Stephen
  • 0

#5 Dan Goulder

Dan Goulder
  • Sustaining Members
  • 1259 posts
  • Cinematographer

Posted 20 February 2006 - 12:50 PM

The aspherical design of the K35 lens may be borrowed from still photography, but I don't know of a specific series of still lenses that uses this exact glass, which has a very unique, iridescent quality. I own a set, and have found that they really stand out at the lower T-stops. (In brighter situations, I generally reach for a set of standard primes.) I've also picked up a rare K35 25-120mm zoom (T2.8), which should intercut quite nicely with the primes.
  • 0

#6 Leo Anthony Vale

Leo Anthony Vale
  • Basic Members
  • PipPipPipPip
  • 2010 posts
  • Other
  • Pittsburgh PA

Posted 20 February 2006 - 02:42 PM

Hi,

Aardman are using remounted Canon lenses from the Eos range. They are newer than the k35's.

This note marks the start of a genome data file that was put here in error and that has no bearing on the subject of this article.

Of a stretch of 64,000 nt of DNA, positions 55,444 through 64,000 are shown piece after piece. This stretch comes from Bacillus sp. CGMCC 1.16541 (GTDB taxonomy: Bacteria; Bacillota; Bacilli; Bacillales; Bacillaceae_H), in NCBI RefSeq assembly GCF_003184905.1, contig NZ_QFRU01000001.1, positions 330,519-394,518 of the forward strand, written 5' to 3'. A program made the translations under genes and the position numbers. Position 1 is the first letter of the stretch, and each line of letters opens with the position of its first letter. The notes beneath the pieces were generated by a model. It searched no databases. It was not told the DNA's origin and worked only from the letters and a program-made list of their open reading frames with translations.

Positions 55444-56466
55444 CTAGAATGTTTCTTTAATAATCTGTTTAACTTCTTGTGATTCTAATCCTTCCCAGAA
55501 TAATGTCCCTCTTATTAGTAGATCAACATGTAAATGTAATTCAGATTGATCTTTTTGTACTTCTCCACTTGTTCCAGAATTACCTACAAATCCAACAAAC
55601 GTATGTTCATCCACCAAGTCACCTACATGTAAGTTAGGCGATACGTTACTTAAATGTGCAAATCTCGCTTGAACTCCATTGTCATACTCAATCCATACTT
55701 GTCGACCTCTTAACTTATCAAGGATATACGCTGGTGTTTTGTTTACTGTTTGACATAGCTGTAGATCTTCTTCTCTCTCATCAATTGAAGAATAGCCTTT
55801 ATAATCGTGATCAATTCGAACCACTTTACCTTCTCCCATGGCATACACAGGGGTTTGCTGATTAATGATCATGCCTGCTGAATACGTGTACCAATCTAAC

---The 'Chicken Run' article in AC states:

The filmmakers used Canon K35 prime lenses (in sets of 25mm, 35mm, 50mm and 85mm), which were specially converted in Japan for close focusing. These were used in conjunction with Cooke 18-100 T3 zoom lenses and one 25-250mm T3.7 Cooke zoom. Barnes offers, "In the studio, we traditionally stick to the Canon primes, as they are all reasonably well color-matched, have similar coatings and are contrasty to a similar degree. They intercut pretty well with the Cooke zooms without significant grading problems." For wide shots in tight corners, the production made use of two 14mm Canon still-photography lenses converted with BNC mounts.

---Are the EOS lenses replacements?

---LV
  • 0

#7 Mihai Meda

Mihai Meda
  • Basic Members
  • PipPip
  • 28 posts
  • Student

Posted 20 February 2006 - 10:52 PM

Thanks for all the replies.

So, is it true that these lenses are for still photography at the end of the day?
  • 0

#8 Stephen Williams